Monday, July 13, 2020

Think Twice Before Taking a 5-Year Closed Mortgage

The internet is full of debates about whether to take a mortgage interest rate that is fixed or variable.  However, what gets less attention is whether the mortgage is open or closed.  The most common fixed-rate mortgages are closed, and this means you’d have to pay a penalty if you break your mortgage.

I can already hear most people saying “but I’m not going to break my mortgage, so I don’t have to worry about penalties.”  However, the future can surprise us.  If breaking a mortgage cost us a finger, we’d think a lot more carefully about what might happen to make us break our mortgage: job loss, job moves to another city, divorce, health problems, bad neighbours, and more.

Mortgage penalties aren’t as bad as losing a finger, but they can be bad enough.  Suppose you took out a 5-year mortgage at TD Bank 2 years ago, and it has a remaining balance of $300,000.  According to Ratehub’s mortgage penalty calculator, the cost to break your mortgage would be $16,463!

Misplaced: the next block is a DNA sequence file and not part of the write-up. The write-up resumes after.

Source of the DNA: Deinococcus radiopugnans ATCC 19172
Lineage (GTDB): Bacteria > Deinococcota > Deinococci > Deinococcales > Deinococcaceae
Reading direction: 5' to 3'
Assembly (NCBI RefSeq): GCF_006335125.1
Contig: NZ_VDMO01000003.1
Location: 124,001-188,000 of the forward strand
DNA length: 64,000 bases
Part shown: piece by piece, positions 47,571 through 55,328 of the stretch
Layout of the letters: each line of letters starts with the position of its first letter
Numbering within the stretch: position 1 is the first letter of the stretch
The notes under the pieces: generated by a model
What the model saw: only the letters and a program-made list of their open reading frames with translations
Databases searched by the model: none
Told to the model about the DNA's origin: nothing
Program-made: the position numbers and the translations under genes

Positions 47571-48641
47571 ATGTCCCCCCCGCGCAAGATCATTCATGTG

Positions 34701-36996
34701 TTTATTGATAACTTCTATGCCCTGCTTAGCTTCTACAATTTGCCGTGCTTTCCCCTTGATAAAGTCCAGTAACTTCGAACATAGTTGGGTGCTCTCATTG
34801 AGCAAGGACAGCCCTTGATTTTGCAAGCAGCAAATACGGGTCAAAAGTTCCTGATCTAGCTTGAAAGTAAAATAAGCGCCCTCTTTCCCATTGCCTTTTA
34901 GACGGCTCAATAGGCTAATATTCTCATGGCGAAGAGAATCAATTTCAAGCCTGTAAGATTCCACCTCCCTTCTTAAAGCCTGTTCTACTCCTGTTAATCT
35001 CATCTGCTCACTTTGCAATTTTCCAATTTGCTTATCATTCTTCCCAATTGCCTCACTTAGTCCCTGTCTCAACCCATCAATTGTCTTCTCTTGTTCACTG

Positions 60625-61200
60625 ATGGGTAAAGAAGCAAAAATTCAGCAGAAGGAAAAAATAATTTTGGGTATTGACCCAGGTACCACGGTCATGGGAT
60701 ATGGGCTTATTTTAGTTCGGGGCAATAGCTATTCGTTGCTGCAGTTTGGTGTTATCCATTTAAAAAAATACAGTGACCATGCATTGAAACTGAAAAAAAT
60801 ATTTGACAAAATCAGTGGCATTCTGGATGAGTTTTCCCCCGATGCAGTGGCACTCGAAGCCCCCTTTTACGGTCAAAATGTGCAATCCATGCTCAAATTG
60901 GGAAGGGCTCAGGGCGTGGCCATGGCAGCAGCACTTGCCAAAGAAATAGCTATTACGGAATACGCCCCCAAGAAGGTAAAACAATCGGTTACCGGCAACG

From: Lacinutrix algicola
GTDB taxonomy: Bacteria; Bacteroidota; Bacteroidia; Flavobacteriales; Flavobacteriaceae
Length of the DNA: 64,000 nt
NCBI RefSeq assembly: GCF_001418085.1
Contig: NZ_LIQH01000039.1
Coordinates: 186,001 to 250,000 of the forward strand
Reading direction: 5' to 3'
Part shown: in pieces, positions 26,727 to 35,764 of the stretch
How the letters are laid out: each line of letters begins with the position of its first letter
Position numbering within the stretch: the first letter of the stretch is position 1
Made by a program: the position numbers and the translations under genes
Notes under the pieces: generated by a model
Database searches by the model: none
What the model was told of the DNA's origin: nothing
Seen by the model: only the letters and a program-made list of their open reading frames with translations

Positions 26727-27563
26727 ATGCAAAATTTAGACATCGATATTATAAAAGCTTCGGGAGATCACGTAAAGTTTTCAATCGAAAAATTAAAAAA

Lenders deserve some compensation if you break a closed mortgage, but a penalty this big far exceeds any reasonable compensation.  The way they justify it is to do the calculations based on “posted rates,” which are much higher than the interest rates people typically pay.  The gap between the posted rate and the real rate is highest for 5 year mortgages, and gets smaller for shorter mortgages.  This declining gap size is what pumps up the mortgage penalty calculation.

So, when you’re trying to decide whether you’ll come out ahead with a fixed or variable rate mortgage, think carefully about what might happen that would force you to break your mortgage.  A mortgage penalty can easily be larger than the cost difference between fixed and variable interest rates.

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